Platform: In-Browser Flash
Developer: Armor Games
Release: November 2010
If you have not played K.O.L.M. yet, I heartily suggest you click that link above and give it a go before coming back here. It's a solid, simple, atmospheric platformer that'll take an hour tops to beat—and since you came here, it's likely you have some time to kill, anyway. Otherwise, you're going to hit spoilers, so don't say I didn't warn you.
K.O.L.M. is the charmingly mysterious tale of a robot brought into a bleak world by a remote, matronly being known as Mother. Stumbling and half-blind, the fragile creation leans on the guidance of Mother to find the parts he needs to become whole again.
|I wish my mother used emoticons when I was growing up...|
If you've been reading this touching synopsis so far (or not reading this and actually playing the game) and thought, “So when does Mother flip out and try to mess this robot's junk up?” then congratulations, you've been paying attention to the role of the matriarchal voice in many sci-fi games.
There's something about a dystopian future that seems ripe for the placement of a calm, feminine voice to lull the player toward the inevitable eviscerating machines. Portal's GLaDOS is the hands-down favorite in this department, although System Shock 2's SHODAN is noteworthy at the most very least for coming onto the scene 8 years earlier. Halo fans even question whether the helpful AI Cortana went nuts during the series.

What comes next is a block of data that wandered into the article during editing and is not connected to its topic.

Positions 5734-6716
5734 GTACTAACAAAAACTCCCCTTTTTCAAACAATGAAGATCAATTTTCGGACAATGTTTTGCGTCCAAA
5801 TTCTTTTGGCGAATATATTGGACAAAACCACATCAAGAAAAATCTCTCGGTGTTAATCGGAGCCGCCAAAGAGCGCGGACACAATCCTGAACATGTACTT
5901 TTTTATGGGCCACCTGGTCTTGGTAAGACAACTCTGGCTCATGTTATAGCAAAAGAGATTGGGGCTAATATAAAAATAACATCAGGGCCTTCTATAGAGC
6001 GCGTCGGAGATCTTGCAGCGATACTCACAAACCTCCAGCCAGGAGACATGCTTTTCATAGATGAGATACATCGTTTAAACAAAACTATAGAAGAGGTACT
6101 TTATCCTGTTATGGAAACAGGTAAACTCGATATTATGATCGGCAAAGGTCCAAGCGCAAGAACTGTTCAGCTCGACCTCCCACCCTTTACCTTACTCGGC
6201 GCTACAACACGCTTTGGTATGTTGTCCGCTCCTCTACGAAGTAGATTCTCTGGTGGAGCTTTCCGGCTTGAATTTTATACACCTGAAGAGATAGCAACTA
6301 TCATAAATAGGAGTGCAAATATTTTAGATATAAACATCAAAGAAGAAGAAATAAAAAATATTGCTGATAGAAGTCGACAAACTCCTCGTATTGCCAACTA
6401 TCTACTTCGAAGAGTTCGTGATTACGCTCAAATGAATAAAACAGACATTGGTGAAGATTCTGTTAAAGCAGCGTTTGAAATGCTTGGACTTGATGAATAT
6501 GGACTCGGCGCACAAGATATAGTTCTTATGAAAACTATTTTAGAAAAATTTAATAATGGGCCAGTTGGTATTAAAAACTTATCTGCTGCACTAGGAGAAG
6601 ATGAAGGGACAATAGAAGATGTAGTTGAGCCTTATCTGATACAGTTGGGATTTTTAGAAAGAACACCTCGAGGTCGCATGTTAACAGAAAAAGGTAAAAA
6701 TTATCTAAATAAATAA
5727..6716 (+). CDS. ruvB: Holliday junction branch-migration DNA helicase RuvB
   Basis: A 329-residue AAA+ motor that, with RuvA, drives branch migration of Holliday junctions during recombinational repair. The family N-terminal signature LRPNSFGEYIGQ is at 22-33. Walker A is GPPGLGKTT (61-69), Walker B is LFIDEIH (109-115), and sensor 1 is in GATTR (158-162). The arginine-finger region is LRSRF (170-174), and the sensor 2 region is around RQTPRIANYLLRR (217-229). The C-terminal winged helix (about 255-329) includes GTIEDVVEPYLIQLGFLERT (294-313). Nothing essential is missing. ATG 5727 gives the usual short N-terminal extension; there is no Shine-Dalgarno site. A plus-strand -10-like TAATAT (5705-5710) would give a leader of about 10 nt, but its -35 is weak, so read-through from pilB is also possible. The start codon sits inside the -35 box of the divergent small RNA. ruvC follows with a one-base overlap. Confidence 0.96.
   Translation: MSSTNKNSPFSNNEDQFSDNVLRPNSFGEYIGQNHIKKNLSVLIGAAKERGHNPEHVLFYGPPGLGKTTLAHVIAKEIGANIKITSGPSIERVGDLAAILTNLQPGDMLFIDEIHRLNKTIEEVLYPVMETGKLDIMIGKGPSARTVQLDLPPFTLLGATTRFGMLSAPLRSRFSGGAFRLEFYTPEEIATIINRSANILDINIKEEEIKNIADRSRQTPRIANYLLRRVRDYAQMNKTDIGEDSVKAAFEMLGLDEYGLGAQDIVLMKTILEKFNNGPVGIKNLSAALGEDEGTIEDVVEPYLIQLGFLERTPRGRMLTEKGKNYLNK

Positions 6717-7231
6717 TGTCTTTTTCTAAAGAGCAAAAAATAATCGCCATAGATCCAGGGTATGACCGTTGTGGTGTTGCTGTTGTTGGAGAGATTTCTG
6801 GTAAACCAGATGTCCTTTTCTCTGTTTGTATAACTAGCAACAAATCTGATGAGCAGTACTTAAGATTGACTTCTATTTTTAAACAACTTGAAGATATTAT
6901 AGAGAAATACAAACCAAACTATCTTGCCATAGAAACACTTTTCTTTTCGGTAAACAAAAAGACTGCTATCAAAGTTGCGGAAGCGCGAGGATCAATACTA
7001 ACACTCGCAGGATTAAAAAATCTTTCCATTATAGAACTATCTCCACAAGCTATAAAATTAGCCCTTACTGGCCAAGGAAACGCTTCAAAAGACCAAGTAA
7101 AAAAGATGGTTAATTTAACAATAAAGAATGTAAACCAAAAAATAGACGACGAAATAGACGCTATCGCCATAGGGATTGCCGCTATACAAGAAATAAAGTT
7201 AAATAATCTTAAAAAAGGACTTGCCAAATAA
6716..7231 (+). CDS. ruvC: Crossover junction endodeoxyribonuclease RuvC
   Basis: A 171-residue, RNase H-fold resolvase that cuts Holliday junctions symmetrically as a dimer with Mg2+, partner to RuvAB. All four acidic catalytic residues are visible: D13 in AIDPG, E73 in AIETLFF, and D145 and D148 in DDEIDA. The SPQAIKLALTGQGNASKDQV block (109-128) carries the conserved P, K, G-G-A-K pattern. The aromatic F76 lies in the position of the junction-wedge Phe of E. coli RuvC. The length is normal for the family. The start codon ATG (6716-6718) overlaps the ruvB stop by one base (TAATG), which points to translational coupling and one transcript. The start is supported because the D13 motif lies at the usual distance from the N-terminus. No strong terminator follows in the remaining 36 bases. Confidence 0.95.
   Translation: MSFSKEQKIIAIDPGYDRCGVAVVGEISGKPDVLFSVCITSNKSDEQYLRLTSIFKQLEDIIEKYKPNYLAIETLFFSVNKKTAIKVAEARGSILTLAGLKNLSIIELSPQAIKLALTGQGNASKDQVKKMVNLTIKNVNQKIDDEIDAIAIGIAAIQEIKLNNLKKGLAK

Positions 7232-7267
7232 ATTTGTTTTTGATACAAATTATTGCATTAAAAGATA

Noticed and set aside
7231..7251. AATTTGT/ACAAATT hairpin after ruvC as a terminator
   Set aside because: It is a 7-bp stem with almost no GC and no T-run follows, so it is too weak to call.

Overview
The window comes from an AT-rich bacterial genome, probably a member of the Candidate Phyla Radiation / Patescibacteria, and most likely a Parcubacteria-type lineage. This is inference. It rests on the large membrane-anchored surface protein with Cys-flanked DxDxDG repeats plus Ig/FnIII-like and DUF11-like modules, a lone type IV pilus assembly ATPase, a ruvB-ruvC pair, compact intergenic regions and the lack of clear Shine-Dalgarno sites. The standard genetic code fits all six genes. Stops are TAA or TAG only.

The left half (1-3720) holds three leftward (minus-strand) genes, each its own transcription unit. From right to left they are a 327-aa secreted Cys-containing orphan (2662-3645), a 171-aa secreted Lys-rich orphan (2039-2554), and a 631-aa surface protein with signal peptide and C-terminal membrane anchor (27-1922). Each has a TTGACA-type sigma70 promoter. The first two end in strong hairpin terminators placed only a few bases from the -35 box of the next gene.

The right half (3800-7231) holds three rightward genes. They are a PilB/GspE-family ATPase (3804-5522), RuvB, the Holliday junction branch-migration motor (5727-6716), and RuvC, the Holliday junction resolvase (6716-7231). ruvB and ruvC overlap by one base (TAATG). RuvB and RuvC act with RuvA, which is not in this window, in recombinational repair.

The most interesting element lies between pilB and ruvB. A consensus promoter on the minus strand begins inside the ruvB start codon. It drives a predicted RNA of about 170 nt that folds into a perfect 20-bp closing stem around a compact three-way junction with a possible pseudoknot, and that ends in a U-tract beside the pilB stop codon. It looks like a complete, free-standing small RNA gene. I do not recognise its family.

Perhaps the element lies in the disorientation a futuristic setting effects upon us. Much like toddlers, we are attracted to a helpful voice, even if we aren't fully aware of its source and, as we gain more self-awareness, become increasingly wary and concerned of its behavior. You know, just like with real moms!
But why pull the turnaround at all? Why not keep the pleasant helper throughout the game, especially since it seems we're coming to expect the betrayal? Maybe, deep down, we want it?
I'm talking mainly to you, fellow primary male demographic. Although we grow up and even somewhat appreciate the queenly guidance we may have received growing up, are we still strangely terrified by yet attracted to the thought of meeting a girl who knows way more than us and is willing to use that knowledge to a manipulative end?
Are we frightfully allured by a woman who knows lots of SCIENCE and MATH?
Should I stop now before I try to tie these AWKWARD QUESTIONS back to our MOTHERS?